This is why we spend every day doing what we do: demonstrating and teaching ways for people to produce, consume, and interact in greater harmony with the land. The gravity of the situation is overwhelming, but we know that solutions lie in committing ourselves to locally-focused, ecologically-sound lifeways and teaching these skills to future generations. We need to prioritize habitat repair, regenerative farming, and other forms of uncompromising earthcare if we want to ensure a livable future for all.

Learn more about the Horn Farm Center’s strategic goals to increase wildlife habitat through agroforestry and regenerative agriculture,  reduce our carbon footprint, and teach others to do the same by visiting our website.

We encourage you to listen to the full segment on NPR’s website and read WWF’s report at worldwildlife.org.


Cheers to Our Community

This month, we had the pleasure of hosting many of our generous donors and community partners for an evening of connection and celebration.

Locally-crafted sweet potato mash, onion tarts, custard acorn squash, braised greens, hazelnut cookies, and pawpaw beer made for great company as we shared this year’s progress in transitioning to perennial agroforestry and growing our regenerative mission.

As a keynote to the program, Dale Hendricks–local tree-enthusiast and owner of Green Light Plants LLC–connected our vision to the pioneering work of John Hershey, who spent much of the early 20th century learning from native trees and cultivating a landscape where agriculture could work in harmony with natural systems. His work pushed the edge and recognized the land’s needs well before agroforestry and regenerative agriculture were termed. We can’t help but see our own shift towards perennial agroforestry on the farm as part of his legacy.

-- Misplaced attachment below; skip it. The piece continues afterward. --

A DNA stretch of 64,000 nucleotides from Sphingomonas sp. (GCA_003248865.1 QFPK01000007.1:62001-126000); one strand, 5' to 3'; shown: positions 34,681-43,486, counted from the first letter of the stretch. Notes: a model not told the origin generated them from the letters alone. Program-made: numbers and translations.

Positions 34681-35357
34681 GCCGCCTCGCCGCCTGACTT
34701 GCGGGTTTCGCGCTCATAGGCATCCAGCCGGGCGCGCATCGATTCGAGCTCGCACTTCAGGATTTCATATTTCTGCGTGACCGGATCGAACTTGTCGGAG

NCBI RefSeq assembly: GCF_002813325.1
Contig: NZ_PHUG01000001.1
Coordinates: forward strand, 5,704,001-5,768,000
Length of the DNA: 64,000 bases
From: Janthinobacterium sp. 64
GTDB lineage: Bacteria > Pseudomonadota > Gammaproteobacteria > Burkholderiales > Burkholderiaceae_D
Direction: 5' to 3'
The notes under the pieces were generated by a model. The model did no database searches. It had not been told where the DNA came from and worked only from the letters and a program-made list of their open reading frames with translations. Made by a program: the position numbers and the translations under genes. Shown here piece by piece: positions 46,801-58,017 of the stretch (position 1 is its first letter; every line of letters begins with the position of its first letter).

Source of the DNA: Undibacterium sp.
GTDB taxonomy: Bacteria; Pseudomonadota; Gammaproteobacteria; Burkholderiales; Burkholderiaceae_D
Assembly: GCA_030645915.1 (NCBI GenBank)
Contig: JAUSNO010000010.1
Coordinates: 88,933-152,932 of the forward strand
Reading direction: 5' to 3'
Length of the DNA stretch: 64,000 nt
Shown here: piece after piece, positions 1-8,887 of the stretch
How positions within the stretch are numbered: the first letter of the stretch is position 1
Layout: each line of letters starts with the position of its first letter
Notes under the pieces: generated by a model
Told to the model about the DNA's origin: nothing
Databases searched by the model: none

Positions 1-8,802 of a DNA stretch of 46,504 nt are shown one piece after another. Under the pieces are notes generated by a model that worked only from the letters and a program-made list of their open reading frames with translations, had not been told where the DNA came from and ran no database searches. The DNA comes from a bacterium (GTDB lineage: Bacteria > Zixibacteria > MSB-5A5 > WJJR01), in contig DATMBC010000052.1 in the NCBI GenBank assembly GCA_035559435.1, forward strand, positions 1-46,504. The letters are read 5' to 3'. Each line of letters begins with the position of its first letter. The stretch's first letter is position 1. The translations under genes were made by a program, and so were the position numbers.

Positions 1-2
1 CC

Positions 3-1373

Very many thanks to all of our donors for the tremendous help you have given us this year in the wake of our farmhouse fire. With your support, we’ve taken strides not only toward a rebuild that befits our mission, but toward new and exciting projects that will capture the full scope of what we’re all about.

Another thanks to John Wright Restaurant, Farm to Freezer, Locally Seasoned, Collusion Brewery, and Sarah Cahill for transforming Horn Farm produce into culinary delights for the event.